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1 June 2020 By Christopher Thompson

Germany’s big car bonus scheme looks too small. The government is considering incentives that would subsidise consumers buying around half as many cars as were sold last year. If the coronavirus has left drivers permanently wary, however, a bigger scheme will be needed to save jobs at the likes of Volkswagen and Daimler.

When the coronavirus struck, many economists assumed it would merely delay big-ticket purchases like cars. New wariness of buses and trains could also give four-wheeled transport a boost. Yet as Germany emerges from lockdown, there’s little sign that consumers are rushing to upgrade their rides. Though many car dealerships reopened in May, sales have failed to meaningfully recover from a three-fifths year-on-year decrease the previous month. Given the industry supports around 2.5 million German jobs and accounts for 38% of the country’s annual spending on research and development, the lack of demand is worrying.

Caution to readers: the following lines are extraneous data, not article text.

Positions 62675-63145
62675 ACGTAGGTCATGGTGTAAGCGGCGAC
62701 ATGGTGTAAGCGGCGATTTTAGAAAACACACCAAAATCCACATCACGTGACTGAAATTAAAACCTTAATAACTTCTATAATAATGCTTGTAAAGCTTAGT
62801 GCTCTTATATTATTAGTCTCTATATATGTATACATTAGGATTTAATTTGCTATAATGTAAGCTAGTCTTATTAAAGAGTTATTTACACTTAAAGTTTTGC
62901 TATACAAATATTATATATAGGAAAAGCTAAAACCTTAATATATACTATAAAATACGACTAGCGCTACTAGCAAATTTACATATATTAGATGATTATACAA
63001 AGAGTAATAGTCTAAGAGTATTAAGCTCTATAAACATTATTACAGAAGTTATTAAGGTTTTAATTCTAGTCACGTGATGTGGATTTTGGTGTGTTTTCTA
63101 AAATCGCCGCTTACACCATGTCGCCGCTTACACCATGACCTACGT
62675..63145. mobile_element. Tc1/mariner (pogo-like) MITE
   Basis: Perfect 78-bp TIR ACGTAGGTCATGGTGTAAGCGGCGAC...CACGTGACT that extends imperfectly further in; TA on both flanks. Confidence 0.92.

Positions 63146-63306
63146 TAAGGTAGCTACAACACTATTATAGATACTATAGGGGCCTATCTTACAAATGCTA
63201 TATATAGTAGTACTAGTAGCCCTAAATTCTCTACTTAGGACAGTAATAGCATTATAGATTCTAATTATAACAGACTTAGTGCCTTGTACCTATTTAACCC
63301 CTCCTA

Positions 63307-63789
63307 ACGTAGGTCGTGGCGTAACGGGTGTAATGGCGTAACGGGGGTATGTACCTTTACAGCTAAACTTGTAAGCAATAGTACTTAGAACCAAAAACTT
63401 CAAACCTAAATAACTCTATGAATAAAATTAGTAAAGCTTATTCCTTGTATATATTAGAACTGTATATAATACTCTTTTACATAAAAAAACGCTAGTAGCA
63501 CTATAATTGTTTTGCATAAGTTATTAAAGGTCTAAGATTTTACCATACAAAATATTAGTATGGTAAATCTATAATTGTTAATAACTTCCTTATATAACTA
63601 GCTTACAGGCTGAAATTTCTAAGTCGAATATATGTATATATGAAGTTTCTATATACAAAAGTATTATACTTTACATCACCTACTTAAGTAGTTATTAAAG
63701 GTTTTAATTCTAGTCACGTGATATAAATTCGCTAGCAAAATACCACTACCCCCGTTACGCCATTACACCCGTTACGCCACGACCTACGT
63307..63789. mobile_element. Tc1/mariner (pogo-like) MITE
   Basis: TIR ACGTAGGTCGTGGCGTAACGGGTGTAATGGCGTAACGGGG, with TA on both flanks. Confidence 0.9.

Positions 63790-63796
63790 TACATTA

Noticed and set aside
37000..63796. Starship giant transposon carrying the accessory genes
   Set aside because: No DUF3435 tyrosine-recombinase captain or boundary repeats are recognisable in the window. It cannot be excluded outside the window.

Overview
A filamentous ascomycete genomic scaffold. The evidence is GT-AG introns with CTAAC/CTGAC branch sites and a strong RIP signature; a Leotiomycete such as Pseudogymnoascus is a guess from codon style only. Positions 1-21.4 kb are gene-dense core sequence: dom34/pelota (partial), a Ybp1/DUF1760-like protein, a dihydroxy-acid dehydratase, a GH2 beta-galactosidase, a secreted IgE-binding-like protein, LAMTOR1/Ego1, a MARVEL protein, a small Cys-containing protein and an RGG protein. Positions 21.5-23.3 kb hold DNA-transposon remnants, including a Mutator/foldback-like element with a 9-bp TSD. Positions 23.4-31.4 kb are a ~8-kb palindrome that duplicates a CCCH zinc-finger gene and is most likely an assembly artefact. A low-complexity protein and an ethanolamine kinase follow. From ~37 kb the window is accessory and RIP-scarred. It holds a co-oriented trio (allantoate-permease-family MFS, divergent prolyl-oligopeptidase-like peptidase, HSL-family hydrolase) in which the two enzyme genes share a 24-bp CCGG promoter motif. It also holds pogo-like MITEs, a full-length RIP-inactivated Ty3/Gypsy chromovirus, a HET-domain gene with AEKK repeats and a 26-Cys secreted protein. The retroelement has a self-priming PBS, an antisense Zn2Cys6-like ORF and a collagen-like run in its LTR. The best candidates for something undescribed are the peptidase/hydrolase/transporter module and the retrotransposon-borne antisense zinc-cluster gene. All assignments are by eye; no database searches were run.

Chancellor Angela Merkel is trying her best to help. The Ministry of Economics has proposed a buyer bonus scheme as part of a wider package to stimulate the economy post Covid-19, Reuters reported on May 31. Drivers would get a basic 2,500 euros subsidy on new cars, plus a bit more for low-emission and electric vehicles.

Government incentives have helped in the past. A cash-for-clunkers scheme launched after the global financial crisis in 2009 lifted new car registrations that year by nearly a quarter to 3.8 million. Demand fell back in 2010, but recovered above pre-crisis levels the following year, according to the German Association of the Automotive Industry.

The latest 5 billion euro plan is about the same amount the government spent a decade ago. It would apply to 2 million vehicles, more than half the 3.8 million car registrations in Germany last year. Yet if the pandemic has made car buyers more risk-averse, that incentive may not be sufficient. Shares in BMW, Volkswagen and Daimler all fell by between 2%-5% on Monday morning, suggesting investors think the measures don’t go far enough. Consumers could be merely biding their time. Faced with the prospect of longer-term economic damage, the government shouldn’t wait to find out.


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